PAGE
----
“Craft” Isn’t a Dirty Word

Art. Craft. Artist. Crafter. Aieeeeee–it’s enough to make most of us run screaming from the room.


We’ve all thought about this: what is Art? What does it mean to be An Artist vs. a craftsperson, and what are *we* and what do you call the stuff you make? Seldom are you going to find two people who agree on any of the answers unless they’re taking a seminar in art school and are memorizing info for an exam. What people do agree on is that it’s somehow preferable to be labeled an artist rather than a craftsperson–which is just one step away from being shortened to “crafter.”

But here’s something to think about as you think about what you want to be called. I’ve been reading a couple back issues of American Craft, sent to me by a friend, and this bit, from an interview with Garth Clark about the future of design, is telling:

“Fine art is an artificial market, kept alive not by the intrinsic worth of the art–there is none–but by the aura of glamour and privilege and genius. Entry is carefully monitored.”

Let’s say, for a moment, that we accept this premise: that fine art has no intrinsic value. It would follow that what artists are doing–making art–is of no intrinsic value, either.


Let’s look next at “craft.” I love what Christopher Frayling, Rector of the Royal College of Art , says: that craft is “taking the material for a walk.” (Follow that link to check out what others have to say about the definition of craft.) Think of “mastering a craft,” “honing your craft,” “crafting” as a transitive verb, as in “crafting a chair.” Nowhere in here to you find any sense of the pejorative, any idea of hot glue guns and pipe cleaners, yet somewhere between the Middle Ages, with highly-skilled craftsmen and specialized craft guilds, and now, the word has become something else. Everyone wants to call themselves artists; most people are insulted when someone refers to them as a crafter.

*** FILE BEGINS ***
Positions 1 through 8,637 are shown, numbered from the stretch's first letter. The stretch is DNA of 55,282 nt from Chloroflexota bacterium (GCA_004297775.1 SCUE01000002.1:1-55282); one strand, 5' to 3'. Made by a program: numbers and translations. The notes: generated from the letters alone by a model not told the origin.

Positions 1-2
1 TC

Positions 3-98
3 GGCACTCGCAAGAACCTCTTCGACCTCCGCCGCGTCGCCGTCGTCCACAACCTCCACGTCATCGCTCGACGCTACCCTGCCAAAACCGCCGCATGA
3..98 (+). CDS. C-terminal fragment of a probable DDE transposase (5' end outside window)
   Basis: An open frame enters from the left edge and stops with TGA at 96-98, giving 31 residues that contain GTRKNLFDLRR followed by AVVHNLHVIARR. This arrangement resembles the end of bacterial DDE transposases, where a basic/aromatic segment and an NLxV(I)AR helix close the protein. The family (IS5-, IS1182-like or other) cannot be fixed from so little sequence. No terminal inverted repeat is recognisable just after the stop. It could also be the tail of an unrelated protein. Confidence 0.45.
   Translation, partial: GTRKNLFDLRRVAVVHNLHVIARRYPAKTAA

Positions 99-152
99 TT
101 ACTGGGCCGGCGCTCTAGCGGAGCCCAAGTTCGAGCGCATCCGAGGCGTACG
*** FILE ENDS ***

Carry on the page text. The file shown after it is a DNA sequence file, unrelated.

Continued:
But if you really think about it, and if you agree that works of art have no intrinsic value and works of craft are often functional (and therefore do have value), which is the greater compliment: that you’re an artist, or that you’re a craftsperson?


Lots of people call themselves artists. Many are highly skilled. Many others, however, have no training in any medium and haven’t really been making art all that long and may bounce from clay to canvas to paper and back, spending little time mastering the media and even less time honing their skills. Think next of craftsmen (because “craftspeople” is just cumbersome; which is why some prefer the non-gender-specific “artisan”). You think of someone who has perhaps apprenticed herself to a master in the field, someone who has studied woodworking or ceramics or glass-blowing or weaving and knows how the tools work so well that they can, indeed, take the material for a walk.


I write often about the importance of working and experimenting, learning and honing the skills needed to create what you see in your head. I would suggest that that is important whether you’re painting on a canvas or making furniture, whether you’re sculpting or spinning. It’s not the intrinsic worth or the glamor or the prestige, and it’s not about whether what you make is functional. It’s about the ideas you want to bring to life and the skill you bring to the making, whatever your medium, whatever your craft.


Ricë is the author of Living the Creative Life, Creative Time and Space, and Destination Creativity. She also blogs at The Voodoo Cafe.

Celebrate Your Creative Self 160Celebrate Your Creative Self, whether artist or crafter or both!





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